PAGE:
Training camp was in its dog days. The preseason had only just begun.
Right tackle Chris Hubbard was already concentrating on the season opener against the Steelers.
“Man, I think about that a lot,” he told The Chronicle-Telegram. “It’s going to be physical. AFC North football, it’s going to be physical. That’s all you need to know.”
Hubbard will be in the middle of the action, and filled with emotion, Sunday when Pittsburgh visits FirstEnergy Stadium. Hubbard spent five years with the Steelers, one on the practice squad and the last four on the active roster. He started 10 games as an injury replacement last season, just in time to hit free agency.
He followed coordinator Todd Haley to Cleveland, signing a five-year, $36.5 million deal in March with $15 million guaranteed. Hubbard posted an Instagram message on his way out of Pittsburgh, calling the change “bittersweet … Pittsburgh has been so good to us.”
Hubbard, 27, appreciated the opportunity given to him by the Steelers, who signed him as an undrafted rookie in 2013 out of Alabama-Birmingham, where he played right tackle. He gradually earned more playing time, making his first four starts in 2016 before the breakthrough last year.
He’s embraced his new home and side of the rivalry and believes the career path has prepared him for the role of a full-time starter.
“To be honest, I think the way the career has set out for me, it couldn’t be a better way,” he said. “I’ve learned, I’ve watched guys and I took in so much knowledge to where I’m really satisfied the way my career has set up. It has helped me out a lot, has taught me a lot and to this day has got me in the right place and the right direction.”
Hubbard (6-foot-4, 305 pounds) hoped to be drafted and believed he was good enough to make it in the NFL but had to face reality when seven rounds passed without him being chosen.
“You get that call after the draft, you’re like, OK, I’ve got to work a little bit harder than what I expected,” he said.
He was confident in his physical skills but needed work on technique. He’s studied the best right tackles in the game and said the improvement is “night and day.”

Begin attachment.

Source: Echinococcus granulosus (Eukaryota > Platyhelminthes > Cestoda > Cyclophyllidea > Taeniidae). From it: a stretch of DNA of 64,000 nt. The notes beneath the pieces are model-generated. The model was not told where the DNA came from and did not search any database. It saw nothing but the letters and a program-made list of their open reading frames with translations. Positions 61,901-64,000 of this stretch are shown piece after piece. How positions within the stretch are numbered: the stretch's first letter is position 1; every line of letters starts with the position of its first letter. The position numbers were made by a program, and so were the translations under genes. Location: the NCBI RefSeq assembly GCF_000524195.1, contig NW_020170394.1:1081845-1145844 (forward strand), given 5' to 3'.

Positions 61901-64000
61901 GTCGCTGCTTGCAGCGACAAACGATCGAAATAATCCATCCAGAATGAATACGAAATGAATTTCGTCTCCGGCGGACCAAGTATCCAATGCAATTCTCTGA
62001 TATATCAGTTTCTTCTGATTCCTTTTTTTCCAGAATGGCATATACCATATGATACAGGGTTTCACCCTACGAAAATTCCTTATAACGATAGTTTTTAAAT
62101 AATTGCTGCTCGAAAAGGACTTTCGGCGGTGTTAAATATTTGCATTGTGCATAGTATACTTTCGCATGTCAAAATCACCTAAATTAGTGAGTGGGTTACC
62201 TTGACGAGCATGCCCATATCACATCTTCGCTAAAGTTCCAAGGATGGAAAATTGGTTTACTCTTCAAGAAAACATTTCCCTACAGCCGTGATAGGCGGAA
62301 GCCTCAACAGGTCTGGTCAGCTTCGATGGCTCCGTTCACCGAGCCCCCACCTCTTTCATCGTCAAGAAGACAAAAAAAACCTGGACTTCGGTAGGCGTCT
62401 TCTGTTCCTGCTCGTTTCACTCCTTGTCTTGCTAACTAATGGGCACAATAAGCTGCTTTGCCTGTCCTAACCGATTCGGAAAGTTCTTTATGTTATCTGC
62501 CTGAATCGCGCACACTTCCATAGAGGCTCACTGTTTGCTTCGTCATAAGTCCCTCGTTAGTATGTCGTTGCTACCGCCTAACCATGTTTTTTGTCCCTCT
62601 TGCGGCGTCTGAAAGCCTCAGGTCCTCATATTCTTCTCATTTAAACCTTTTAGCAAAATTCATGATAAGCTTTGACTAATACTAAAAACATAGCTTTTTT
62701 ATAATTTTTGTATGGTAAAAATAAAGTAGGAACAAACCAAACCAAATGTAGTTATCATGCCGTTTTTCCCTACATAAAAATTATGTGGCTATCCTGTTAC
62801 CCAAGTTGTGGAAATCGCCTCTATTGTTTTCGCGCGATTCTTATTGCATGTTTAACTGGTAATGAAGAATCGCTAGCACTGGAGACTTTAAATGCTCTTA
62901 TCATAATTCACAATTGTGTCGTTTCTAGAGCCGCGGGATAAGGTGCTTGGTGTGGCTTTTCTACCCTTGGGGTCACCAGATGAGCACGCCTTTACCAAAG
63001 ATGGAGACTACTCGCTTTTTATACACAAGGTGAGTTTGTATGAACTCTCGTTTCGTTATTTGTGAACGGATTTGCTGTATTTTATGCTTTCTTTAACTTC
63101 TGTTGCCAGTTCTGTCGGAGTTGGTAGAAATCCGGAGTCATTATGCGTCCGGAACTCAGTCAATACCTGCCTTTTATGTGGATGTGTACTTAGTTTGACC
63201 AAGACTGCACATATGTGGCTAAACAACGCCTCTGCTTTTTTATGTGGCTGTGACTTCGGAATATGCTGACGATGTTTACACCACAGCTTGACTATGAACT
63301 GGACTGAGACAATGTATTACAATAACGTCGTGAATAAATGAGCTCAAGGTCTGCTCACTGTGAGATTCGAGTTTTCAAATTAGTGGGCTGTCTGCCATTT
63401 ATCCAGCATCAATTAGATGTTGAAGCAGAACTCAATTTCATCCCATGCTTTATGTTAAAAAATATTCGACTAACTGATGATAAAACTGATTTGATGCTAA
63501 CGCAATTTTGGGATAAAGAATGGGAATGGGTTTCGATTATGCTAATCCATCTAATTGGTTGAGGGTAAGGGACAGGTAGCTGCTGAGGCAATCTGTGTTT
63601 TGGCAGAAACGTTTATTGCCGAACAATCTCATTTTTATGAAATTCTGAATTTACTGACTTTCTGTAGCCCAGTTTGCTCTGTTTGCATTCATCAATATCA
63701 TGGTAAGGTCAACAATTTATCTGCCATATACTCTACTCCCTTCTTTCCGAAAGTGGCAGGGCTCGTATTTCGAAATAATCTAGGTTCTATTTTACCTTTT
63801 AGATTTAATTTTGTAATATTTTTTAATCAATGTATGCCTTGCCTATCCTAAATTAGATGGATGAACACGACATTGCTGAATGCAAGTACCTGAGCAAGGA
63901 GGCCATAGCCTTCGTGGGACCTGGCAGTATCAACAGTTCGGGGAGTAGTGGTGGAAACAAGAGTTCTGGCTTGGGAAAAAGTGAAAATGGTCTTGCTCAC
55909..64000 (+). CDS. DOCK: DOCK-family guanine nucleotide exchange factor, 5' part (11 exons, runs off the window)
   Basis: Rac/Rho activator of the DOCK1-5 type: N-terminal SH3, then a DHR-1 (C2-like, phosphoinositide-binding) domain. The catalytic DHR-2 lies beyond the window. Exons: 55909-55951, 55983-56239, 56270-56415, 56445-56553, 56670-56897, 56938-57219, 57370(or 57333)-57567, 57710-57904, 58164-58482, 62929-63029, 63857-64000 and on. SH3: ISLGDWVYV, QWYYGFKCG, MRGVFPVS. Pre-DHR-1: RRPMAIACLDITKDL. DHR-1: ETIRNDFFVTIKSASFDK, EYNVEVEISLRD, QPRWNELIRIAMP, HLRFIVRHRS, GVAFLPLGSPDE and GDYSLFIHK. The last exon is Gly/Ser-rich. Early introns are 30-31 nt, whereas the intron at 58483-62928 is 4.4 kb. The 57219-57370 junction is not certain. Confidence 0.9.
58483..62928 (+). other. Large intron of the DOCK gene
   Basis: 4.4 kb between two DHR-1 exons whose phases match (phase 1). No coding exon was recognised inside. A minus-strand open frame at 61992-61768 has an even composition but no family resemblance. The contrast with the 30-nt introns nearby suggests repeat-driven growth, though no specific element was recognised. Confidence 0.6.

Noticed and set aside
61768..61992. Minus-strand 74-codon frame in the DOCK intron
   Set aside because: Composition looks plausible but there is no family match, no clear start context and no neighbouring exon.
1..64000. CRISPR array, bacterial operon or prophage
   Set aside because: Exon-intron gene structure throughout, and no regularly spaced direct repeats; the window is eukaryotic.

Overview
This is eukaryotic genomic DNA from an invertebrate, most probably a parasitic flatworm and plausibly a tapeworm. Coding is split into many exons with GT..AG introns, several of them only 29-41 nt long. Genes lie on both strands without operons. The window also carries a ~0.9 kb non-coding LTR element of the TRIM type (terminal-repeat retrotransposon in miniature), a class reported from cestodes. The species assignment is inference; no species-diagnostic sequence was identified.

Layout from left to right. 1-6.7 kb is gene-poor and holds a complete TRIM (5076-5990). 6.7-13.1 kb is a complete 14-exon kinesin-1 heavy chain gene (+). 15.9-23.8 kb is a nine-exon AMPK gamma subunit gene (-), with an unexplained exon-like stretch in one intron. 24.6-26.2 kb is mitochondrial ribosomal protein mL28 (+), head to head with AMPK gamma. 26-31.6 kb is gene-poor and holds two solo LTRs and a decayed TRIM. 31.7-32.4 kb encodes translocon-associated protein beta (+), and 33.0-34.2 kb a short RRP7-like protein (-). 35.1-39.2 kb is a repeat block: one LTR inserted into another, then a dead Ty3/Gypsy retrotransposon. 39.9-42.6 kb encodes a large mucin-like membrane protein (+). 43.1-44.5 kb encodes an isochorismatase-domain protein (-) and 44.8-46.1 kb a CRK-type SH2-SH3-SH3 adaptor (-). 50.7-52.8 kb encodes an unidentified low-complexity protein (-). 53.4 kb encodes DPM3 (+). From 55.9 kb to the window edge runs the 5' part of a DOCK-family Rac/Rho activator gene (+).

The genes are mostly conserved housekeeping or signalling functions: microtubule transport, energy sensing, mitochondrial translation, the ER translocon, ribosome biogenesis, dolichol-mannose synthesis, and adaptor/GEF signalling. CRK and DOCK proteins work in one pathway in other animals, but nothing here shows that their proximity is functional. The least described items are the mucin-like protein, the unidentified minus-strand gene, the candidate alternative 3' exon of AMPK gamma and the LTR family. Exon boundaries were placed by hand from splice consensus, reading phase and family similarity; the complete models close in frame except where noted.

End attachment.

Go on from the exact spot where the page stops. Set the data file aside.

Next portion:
“You can even ask my wife, she knows the difference and she can tell how much time I put into the craft and to the business of the game and the game that I love,” he said.
Hubbard lights up when he talks about his wife, Tamara. She and son Creed joined Hubbard at his introductory news conference, although Creed, who turns 2 on Sept. 20, slept through the questions and answers.
Tamara worked in a pediatrician’s office early in Hubbard’s career to help support the family.
“My wife has been the backbone of this whole thing,” Hubbard said. “She’s been a true warrior as far as being on this journey with me. My wife, she’s been the best, she’s been the best support system ever.”
Hubbard told himself when he did make it in the NFL he would thank her properly. So after signing his big deal, he started with a Range Rover that she chose. He’s still blown away by the contract.
“I can’t even describe it, because at that moment you feel like your whole life has changed,” he said. “I’m still trying to take in everything because it’s still like, man, this is real? But it is. It’s a beautiful thing, man.”
The Browns wouldn’t have invested the millions if they didn’t think he was worth it. They obviously got a glowing recommendation from Haley, who was in Pittsburgh for Hubbard’s entire tenure.
Hubbard hasn’t disappointed.
“He has done a great job. He has been a really good find for us,” coach Hue Jackson said. “He has quickness, balance. He is tenacious. He knows how to finish. He has great leverage.”
Line coach Bob Wylie said he “plays smooth” and has a “little nasty” in him. He said the decision to sign Hubbard was simple.
“When he got his chance and he played, he played the way it should look,” Wylie said.
“Consistently he’s always in the right position and doing the right thing, and I think that’s the most important part about offensive line play is consistency,” center JC Tretter said.
Hubbard named pass blocking as a strength because of his good feet and athleticism. He said he needs to improve in the run game but thinks the 10 pounds he added to get to 305 will help.
“Oh, yeah, the defensive line should feel it,” he said.
Power and speed also describe Hubbard’s favorite hobby. He loves big engines and fast cars and credits his dad, who had a Mustang then a Corvette.
“I guess I got the need for speed sometimes,” Hubbard said.
He’s not kidding. He has one car, a Dodge Durango he bought last year, and got giddy talking about it.
“Oh, man, for a six-passenger truck to go that fast, oh, my goodness, it’s amazing,” he said. “It’s amazing. It’s amazing. The fastest I went in there, I shouldn’t even say this, but I went 140.”
He said he was on an open highway.
“Man, I need to test this car out, especially if I want to keep it for the rest of my life,” he said. “And it does everything that they said it does.”